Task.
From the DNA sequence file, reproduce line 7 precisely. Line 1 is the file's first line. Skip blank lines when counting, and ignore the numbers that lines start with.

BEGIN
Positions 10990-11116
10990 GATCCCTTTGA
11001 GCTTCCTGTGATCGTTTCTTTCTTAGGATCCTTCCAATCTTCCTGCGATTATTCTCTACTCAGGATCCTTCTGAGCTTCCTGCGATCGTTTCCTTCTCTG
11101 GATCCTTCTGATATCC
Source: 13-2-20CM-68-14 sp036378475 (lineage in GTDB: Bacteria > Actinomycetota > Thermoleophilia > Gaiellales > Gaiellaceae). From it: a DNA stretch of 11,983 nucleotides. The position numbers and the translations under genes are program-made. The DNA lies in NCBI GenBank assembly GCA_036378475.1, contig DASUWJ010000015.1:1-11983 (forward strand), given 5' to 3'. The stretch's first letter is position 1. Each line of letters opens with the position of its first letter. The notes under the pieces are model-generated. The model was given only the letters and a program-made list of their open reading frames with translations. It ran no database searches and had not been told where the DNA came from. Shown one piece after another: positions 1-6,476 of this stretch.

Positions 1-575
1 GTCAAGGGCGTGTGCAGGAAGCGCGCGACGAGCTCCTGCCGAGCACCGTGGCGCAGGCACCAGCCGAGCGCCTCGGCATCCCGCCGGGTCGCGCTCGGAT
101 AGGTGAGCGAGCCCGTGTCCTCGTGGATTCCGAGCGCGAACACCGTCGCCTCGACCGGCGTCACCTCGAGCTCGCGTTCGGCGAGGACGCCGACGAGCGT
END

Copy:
1 GTCAAGGGCGTGTGCAGGAAGCGCGCGACGAGCTCCTGCCGAGCACCGTGGCGCAGGCACCAGCCGAGCGCCTCGGCATCCCGCCGGGTCGCGCTCGGAT